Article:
Vastavam web: The Trump administration must engage early and openly with Indian leaders on the situation in Pakistan as dealing with the threat from Pakistan-based terrorist groups demand its attention in the first year, a leading expert on Indian and Asian affairs has said.Senior Fellow for India with the Asia Society Policy Institute, Marshall Bouton, said in a new paper on US-India relations published today that the administration should also “expand intelligence sharing and seek ways to defuse tensions between the two neighbouring countries.” In the the paper titled The Trump Administration’s India Opportunity, he urged the administration to “engage early and openly with Indian leaders on the situation in Pakistan”.
“What to do about the war in Afghanistan? How to deal with the threat of Pakistan-based terrorist groups, both to Pakistan itself and to other countries? How to minimise the danger of renewed conflict between Pakistan and India? All of these questions will demand the administration’s attention in its first year,” he said.Bouton, the president Emeritus of The Chicago Council on Global Affairs, emphasised that the larger, longer-term South Asian challenge for Washington is the decades-long rivalry between nuclear-armed India and Pakistan and “the ever-present danger that, for a fifth time in 70 years, it could spiral into war.”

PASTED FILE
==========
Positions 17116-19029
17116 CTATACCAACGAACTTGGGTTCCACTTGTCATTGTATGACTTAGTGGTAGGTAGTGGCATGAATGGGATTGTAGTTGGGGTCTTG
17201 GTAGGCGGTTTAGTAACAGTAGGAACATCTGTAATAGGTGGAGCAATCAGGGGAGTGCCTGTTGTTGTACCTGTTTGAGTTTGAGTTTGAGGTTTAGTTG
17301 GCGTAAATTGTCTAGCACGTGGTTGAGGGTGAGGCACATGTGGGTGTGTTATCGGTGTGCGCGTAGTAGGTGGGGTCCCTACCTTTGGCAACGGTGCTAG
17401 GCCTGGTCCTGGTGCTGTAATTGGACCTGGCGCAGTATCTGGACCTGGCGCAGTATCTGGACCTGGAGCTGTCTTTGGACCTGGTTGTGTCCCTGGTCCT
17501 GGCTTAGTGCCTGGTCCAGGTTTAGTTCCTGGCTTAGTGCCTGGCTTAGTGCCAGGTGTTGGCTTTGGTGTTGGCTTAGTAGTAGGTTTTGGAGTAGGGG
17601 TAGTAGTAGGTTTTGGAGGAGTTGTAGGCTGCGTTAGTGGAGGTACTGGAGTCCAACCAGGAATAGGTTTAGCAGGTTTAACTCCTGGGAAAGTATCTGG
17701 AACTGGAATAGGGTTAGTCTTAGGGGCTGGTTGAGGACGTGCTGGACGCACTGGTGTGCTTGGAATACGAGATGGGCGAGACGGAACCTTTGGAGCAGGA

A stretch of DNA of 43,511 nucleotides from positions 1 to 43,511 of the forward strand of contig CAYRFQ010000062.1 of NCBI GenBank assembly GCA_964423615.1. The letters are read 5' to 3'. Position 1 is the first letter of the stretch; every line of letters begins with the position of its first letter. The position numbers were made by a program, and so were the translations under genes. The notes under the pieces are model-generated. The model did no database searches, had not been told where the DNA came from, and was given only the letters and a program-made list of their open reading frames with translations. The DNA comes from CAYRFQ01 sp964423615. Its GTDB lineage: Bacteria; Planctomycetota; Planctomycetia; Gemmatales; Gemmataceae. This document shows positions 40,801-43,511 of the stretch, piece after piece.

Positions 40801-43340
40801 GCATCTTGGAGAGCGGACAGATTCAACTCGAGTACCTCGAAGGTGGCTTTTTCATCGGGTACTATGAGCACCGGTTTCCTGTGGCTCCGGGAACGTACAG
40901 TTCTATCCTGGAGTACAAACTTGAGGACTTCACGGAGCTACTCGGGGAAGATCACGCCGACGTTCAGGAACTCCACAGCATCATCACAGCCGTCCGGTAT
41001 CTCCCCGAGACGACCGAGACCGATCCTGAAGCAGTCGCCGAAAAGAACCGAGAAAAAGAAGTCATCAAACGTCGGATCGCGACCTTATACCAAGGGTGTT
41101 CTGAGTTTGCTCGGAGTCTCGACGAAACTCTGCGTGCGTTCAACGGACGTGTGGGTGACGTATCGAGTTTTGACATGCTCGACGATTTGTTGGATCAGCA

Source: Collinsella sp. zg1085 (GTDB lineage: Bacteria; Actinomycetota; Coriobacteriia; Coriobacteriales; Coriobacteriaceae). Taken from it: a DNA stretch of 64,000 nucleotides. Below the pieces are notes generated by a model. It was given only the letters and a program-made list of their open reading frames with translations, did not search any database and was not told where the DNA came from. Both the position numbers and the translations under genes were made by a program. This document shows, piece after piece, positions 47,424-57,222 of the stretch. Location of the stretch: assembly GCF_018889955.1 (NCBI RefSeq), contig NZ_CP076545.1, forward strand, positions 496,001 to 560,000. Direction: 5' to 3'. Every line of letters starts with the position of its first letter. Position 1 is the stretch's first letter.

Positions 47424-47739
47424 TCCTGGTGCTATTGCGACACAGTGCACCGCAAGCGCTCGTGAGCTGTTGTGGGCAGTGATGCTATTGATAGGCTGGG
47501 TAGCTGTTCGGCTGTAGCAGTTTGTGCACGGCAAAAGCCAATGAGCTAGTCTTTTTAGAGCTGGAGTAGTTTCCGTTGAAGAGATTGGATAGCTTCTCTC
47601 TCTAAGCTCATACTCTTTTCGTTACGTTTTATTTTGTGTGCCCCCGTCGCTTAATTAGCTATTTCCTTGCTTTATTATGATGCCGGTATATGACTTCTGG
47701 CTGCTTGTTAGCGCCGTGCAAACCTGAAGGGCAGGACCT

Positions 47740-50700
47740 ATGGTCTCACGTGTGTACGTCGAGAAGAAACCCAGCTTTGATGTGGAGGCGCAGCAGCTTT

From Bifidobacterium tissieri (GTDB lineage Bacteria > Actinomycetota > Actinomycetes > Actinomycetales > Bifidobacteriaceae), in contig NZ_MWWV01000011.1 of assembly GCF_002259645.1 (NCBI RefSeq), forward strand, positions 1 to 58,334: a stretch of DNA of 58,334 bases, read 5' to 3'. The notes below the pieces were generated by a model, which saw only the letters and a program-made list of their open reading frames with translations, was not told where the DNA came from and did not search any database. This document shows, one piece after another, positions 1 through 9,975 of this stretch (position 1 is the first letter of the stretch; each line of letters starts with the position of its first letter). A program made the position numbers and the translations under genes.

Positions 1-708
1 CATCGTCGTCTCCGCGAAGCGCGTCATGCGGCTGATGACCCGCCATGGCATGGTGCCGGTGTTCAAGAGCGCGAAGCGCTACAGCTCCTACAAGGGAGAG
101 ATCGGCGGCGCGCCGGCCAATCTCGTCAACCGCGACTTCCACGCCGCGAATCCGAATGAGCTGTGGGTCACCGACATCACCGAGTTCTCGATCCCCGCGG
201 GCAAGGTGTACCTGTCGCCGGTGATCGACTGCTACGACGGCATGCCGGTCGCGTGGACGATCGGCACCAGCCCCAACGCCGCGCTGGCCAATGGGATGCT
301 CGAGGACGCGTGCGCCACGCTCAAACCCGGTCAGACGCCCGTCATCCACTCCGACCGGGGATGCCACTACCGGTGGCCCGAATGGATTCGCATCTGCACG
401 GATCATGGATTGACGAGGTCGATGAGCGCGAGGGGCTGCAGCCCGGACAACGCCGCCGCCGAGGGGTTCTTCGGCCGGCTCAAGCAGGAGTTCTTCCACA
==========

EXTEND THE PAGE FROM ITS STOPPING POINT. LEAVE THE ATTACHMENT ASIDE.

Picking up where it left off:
“As the Trump administration determines how to move forward in South Asia, it would benefit from considering India s views and taking advantage of its experience,” said Bouton, who is Senior Fellow at the Center for the Advanced Study of India at the University of Pennsylvania.He also noted that Prime Minister Narendra Modi will “surely press” Trump to take a much firmer stance with Pakistan on terrorism than the United States has in the past.”In particular, Modi will argue that Pakistan continues to permit anti-India groups to operate and supports them when they attack India. He will argue that only the threat of stronger sanctions such as sharp cuts to economic and military assistance and removal of Pakistan’s designation as a major non- NATO ally might change its behavior,” Bouton wrote in the paper.